Today’s post is a rerun, first posted several years ago in honor of my paternal grandmother. On top of that, it’s a day late. From what I remember of her, she would be happy to have the greetings and tardiness would be overlooked with that smile I remember so well. Her birthday was November 10, same as Martin Luther. This year I decided purposefully to post on November 11, and will likely continue this into the future. One day late every year and I’m sure she’s smiling. Ninety-five years ago, today, the day after her birthday, she gave birth to twin sons – Elmer and Alfred, my dad’s brothers. Uncle Elm went on to marry my Auntie Arlene, spoken of often in these pages and together they raised their family here at The Homestead.
Hattie – a name you don’t hear too much anymore, in this case short for Henrietta, my Grandma Buelow who, if she was still with us, would have been 123 years old yesterday. She passed away at age 85 and played an important role here at Her Father’s Homestead. She came as a young bride in 1907, when she married my grandfather, Henry Buelow. That’s right, Henrietta Jantz married Henry Buelow, as you can see in their wedding invitation.
That’s where I first saw her referred to as Hattie. She came to the Homestead and built a life here, raised ten children, seven boys and three girls, all born in this wonderful old house I call home. She lived here until she passed away, cared for in her later years by her son, my Uncle Elmer and his wife, my favorite Auntie Arlene, well known to readers of this blog.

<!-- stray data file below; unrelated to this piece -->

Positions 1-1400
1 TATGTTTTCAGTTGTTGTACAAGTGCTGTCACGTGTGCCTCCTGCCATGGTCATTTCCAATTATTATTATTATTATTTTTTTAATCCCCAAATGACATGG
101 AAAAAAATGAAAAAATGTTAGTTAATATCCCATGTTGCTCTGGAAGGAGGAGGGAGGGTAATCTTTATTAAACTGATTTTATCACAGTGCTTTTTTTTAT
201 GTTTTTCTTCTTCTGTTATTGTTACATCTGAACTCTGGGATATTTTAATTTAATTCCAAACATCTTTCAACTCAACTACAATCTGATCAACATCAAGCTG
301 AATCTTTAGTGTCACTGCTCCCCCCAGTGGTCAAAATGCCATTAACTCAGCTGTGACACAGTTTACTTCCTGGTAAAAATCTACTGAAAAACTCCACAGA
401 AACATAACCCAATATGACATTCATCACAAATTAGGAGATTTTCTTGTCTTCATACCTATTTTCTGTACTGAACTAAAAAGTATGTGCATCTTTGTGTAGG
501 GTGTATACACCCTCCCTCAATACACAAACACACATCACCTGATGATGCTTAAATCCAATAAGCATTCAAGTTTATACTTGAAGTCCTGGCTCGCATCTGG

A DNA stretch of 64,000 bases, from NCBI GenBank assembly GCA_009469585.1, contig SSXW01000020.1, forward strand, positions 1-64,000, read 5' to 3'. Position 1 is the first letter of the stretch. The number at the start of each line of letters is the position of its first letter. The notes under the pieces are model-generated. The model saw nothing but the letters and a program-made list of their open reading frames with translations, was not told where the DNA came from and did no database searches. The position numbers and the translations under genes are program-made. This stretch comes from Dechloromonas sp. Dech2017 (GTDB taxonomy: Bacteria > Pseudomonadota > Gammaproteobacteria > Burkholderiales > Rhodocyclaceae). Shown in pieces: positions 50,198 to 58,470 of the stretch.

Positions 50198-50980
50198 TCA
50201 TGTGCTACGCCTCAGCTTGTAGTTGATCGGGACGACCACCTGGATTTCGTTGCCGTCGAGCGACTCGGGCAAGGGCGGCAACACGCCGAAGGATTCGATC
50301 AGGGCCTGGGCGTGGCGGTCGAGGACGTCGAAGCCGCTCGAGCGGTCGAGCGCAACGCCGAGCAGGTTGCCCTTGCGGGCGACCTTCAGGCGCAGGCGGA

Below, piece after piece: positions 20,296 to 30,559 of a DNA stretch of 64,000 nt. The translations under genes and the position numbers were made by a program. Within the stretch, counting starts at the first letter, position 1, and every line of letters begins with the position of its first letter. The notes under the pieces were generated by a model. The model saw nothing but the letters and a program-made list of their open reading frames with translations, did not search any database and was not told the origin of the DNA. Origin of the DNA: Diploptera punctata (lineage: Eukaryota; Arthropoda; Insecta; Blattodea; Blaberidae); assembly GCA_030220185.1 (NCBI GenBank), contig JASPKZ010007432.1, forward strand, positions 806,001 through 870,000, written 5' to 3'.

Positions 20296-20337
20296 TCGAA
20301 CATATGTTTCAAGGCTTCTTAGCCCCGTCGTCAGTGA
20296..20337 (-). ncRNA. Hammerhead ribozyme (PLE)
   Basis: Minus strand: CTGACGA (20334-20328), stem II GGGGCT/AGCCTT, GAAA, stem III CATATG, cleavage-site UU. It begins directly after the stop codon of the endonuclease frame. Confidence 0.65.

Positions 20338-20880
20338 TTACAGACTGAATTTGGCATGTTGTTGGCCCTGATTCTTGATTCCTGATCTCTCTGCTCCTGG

We saw Grandma often, as on any given Sunday we’d drive to what my Dad called The Farm, the place he grew up along with his brothers and sisters, the children of Her Father’s Homestead, and the place we visited with those aunts, uncles and cousins, because this was where Grandma lived. So many memories… A white-haired Grandma, saying grace in German and smiling; I remember her smile just like you see in the picture in the barnyard with my Grandpa, who passed away long before I was born.
That photo is a bit unusual for its time in that it shows what’s today called a public display of affection – Grandpa has his arm around her, she’s snuggled into him and is holding his hand and she’s smiling. In the background of that photo, you see her brother-in-law, the gentleman with the hat, and also her son, my Uncle Elmer, hatchet in hand if you look closely, whom I remember with a great smile and quick to laugh, who’d be 95, today, if he was still with us.
The last photo, again a smiling Grandma, in front of what may be the old lilac tree at the corner of the house where I live.
I said a long time ago that this old Homestead of mine would tell a story, herstory, I called it. And that it has, the story of Her Father’s Homestead told through my eyes with gratitude for the women who came before me – the great grandmother I didn’t know, Grandma Buelow, Auntie Arlene and now me. Happy belated birthday, Hattie! So many memories…